Regulatory impact

The Office of Best Practice Regulation has confirmed that a Regulatory Impact Statement is not required, because the proposal is unlikely to have more than a minor regulatory impact.

Statement of compatibility with human rights

A statement of compatibility with human rights for the purposes of Part 3 of the Human Rights (Parliamentary Scrutiny) Act 2011 is set out at Attachment B.

 


 

ATTACHMENT A

 

Details of the sections in the Carbon Credits (Carbon Farming Initiative) Amendment (Audit) Rule 2021

1.  Name

Section 1 provides that the name of the Amendment Rule is the Carbon Credits (Carbon Farming Initiative) Amendment (Audit) Rule 2021.

2.  Commencement

Section 2 provides that the Amendment Rule would commence on the day after it is registered.

3.  Authority

Section 3 provides that the Amendment Rule would be made under section 308 of the Act.

4.  Schedules

Section 4 provides that the Amendment Rule would, when made, amend the Carbon Credits (Carbon Farming Initiative) Rule 2015 (the Principal Rule) in the manner set out in the schedules. The power to make rules in section 308 of the Act includes the power to amend or revoke rules that have already been made, with any doubt about this resolved by subsection 33(3) of the Acts Interpretation Act 1901.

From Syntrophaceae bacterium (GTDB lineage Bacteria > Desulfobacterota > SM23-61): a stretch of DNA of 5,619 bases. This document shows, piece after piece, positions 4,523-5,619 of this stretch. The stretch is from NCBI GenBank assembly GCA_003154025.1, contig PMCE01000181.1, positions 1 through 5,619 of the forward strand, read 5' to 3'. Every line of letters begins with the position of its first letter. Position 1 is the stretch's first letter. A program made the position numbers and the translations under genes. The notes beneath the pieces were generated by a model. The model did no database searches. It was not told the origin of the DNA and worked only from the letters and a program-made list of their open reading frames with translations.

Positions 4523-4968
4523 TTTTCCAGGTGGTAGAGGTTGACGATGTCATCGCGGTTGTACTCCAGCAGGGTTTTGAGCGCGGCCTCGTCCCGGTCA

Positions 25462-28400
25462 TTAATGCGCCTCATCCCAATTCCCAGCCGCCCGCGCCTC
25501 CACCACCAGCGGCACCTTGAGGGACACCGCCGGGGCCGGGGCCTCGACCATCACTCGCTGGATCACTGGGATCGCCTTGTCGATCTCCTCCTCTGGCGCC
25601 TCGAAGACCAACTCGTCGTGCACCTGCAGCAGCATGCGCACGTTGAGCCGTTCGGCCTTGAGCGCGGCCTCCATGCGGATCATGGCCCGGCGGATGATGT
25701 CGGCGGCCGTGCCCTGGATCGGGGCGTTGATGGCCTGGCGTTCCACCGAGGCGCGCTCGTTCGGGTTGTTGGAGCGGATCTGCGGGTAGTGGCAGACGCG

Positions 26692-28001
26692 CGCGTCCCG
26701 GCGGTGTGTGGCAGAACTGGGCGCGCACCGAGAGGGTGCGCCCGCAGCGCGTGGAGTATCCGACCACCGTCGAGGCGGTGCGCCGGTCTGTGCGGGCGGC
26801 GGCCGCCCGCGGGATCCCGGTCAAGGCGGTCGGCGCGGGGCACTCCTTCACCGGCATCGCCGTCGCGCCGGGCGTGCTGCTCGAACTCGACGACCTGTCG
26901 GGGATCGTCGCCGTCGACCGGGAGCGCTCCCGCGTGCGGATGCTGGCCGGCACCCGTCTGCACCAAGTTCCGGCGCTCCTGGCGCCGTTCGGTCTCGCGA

Schedule 1—Amendments

Item 1: Subsection 4(1)

This item adds a definition to locate the new definition of alternative assurance project in subsection 73(7).

Item 2: At the end of subsection 13(1)

This item adds new paragraph 13(1)(r) to ensure that a project proponent includes appropriate supporting information when applying for the declaration of a project which they consider to be an alternative assurance project as defined under the new subsection 73(7). The project proponent is best placed to provide information which supports the classification of a project as an alternative assurance project, and to ensure that any requirements or conditions for the project to be an alternative assurance project are met. This information will be used to determine if the project is an alternative assurance project and ensure the appropriate alternative assurance, if required, is in place for the particular project.

Item 3: At the end of subsection 70(2)

The Amendment Rule enables the Audit Thresholds Instrument to specify that a project proponent must meet certain conditions related to reporting in order to be an alternative assurance project. This item adds new paragraph 70(2)(m) to ensure proponents set out required information in an offsets report, where the project proponent is required to provide information to be consistent with any conditions to be an alternative assurance project.